Many aids to the correct seeing of values have been used ; among them the following are those of most assistance to the student.

Claude Lorrain mirror. —This is a mirror which gives a reduced image of the object, and has a black reflecting surface which diminishes the light so that the relative values may be studied more readily than in the group. A substitute may be made by painting one side of an ordinary piece of plate glass with ivory black.

Common mirror. — This is often used by artists and is a valuable aid, as its image reverses the lines of the group and the drawing, and by showing the parts in new relations makes errors prominent to which the eye has become accustomed. When the drawing is placed beSide the grOup, and the mirror as far as possible from the group, it enables comparisons to be Made from a distance twice that which could otherwise be obtained. The student will obtain much assistance from this mirror.

Diminishing glass. — This is a lens concave on one or both sides, which produces a small clear image of the group. The image is so small that it may readily be seen at one glance, and thus the values of the different parts be more easily seen. But even here the tendency is for the students to study the details of the image instead of its effects, and thus lose the advantage to be derived from the glass.
Though these aids are very valuable, they often fail to make the student see for the first time the fact that a dark color may appear lighter than a light color, and the only means on which, according to my experience, the beginner can safely depend for corrections of values are the blur glass and the card.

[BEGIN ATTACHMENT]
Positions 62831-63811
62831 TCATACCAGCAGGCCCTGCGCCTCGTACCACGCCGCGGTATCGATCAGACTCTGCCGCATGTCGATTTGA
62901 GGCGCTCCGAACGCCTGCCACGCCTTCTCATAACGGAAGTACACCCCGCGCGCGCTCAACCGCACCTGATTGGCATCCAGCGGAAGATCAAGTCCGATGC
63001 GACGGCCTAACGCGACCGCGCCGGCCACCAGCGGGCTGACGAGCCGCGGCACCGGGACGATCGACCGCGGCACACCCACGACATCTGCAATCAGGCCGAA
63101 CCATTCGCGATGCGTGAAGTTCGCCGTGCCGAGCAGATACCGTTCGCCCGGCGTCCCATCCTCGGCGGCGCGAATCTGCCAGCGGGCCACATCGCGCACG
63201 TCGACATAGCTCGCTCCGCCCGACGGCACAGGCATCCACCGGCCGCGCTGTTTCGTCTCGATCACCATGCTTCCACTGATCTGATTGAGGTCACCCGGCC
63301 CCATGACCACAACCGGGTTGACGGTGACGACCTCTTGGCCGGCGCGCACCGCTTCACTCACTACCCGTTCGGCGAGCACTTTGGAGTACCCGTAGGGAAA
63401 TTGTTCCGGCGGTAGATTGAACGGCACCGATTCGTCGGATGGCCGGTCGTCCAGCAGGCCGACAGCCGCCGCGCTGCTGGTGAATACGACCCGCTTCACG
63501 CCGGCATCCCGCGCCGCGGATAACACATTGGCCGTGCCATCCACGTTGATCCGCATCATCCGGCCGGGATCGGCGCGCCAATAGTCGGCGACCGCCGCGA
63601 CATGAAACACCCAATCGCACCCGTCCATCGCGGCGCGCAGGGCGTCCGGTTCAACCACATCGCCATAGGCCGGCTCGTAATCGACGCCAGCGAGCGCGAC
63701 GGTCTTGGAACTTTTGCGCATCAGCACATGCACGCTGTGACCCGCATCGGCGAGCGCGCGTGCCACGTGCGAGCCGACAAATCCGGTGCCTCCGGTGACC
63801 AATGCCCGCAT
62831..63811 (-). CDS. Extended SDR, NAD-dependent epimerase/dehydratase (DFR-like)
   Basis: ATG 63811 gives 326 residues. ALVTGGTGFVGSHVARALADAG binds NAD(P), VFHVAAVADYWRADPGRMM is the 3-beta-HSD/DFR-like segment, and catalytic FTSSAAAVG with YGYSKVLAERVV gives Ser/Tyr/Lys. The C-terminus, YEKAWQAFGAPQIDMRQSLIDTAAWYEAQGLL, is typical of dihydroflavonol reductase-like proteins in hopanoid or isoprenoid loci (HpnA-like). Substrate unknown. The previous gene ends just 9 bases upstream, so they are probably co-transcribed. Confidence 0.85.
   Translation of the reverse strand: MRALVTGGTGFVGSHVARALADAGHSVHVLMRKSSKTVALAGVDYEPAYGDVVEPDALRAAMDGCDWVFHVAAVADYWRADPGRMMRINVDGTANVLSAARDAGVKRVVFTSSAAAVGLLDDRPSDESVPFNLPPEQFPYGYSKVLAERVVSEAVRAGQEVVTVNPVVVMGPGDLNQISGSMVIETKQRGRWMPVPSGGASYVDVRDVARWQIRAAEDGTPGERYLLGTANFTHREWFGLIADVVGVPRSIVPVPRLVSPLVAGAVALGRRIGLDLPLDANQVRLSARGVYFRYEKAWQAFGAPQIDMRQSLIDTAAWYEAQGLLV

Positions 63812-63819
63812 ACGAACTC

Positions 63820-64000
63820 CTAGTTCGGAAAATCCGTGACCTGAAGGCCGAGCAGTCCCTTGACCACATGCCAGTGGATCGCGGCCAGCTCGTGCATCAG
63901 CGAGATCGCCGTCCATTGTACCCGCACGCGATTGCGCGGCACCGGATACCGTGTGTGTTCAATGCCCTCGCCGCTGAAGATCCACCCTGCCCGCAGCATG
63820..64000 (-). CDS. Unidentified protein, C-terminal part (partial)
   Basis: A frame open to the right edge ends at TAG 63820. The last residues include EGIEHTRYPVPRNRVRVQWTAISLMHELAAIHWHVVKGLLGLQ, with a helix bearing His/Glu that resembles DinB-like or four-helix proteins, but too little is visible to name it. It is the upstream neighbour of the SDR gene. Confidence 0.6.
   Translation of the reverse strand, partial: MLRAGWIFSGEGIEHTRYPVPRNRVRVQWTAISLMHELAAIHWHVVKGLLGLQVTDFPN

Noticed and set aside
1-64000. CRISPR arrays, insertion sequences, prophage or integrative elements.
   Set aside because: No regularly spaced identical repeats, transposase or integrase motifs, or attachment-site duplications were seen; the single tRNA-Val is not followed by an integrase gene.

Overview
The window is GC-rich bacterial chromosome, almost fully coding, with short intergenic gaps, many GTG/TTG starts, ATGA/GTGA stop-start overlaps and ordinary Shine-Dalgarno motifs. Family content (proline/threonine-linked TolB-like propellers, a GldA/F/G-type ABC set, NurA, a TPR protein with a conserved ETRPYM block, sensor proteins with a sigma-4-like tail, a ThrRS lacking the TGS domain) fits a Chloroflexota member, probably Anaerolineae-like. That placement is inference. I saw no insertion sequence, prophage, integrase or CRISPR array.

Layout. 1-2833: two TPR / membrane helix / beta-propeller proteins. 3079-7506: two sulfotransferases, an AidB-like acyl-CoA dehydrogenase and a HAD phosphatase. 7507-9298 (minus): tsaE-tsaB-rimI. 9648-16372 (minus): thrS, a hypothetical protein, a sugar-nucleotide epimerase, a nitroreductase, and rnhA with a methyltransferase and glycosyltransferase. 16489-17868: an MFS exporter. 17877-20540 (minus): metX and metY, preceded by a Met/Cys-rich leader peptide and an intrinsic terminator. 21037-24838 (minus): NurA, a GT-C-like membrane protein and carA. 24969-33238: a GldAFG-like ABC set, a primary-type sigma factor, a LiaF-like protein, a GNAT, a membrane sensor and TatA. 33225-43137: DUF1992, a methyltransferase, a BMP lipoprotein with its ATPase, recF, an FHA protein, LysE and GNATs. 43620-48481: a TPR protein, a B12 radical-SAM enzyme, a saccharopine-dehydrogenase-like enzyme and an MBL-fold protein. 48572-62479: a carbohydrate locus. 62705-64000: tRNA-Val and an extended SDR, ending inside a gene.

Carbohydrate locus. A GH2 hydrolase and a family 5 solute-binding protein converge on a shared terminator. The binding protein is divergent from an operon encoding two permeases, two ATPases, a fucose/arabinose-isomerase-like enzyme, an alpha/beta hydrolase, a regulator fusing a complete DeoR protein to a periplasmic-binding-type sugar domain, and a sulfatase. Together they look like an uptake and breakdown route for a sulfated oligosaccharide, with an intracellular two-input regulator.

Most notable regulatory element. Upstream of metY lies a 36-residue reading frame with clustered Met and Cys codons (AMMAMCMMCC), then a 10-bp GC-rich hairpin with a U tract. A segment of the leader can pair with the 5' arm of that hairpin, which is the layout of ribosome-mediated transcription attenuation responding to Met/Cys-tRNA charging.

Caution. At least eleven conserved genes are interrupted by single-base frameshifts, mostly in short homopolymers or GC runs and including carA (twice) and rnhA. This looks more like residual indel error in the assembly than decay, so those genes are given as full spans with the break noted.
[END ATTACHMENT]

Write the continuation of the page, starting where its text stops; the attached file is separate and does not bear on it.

The blur glass. — This is simply an ordinary magnifying glass of about 15 inches focus. It should not be less than 12 inches focus or more than i6 inches or i8 inches. A rough lens about 2 inches diameter can be obtained at an optician's for about fifteen cents, and may be framed by cutting a circular hole in a piece of cardboard so that it will receive the lens, and then cutting smaller holes in two more pieces, and gluing one to each side of the first piece. The glass is thus protected so that it will not break if dropped, and the cardboard is also an improvement because it hides from sight all except the parts seen through the glass. If this glass is held so that the group may be seen through it, the outlines will be blurred and all detail softened. In this way the masses of light and dark are rendered so prominent that the student sees them as perhaps he never would without , the glass.
It is said that the use of such a glass must be injurious, and consequently pupils should not be allowed to use it. Those who think thus do not understand that the glass is to be used not for seeing, but to prevent seeing, and should not be used to look through, but to look at. In other words, the eyes must be focused upon the glass held in the hand, and not upon the group behind the glass, for if the student looks through the glass at the group, he will strain his eyes and be almost as badly off as when without the blur glass, for his eyes will adjust to the glass so that he will still see too much detail.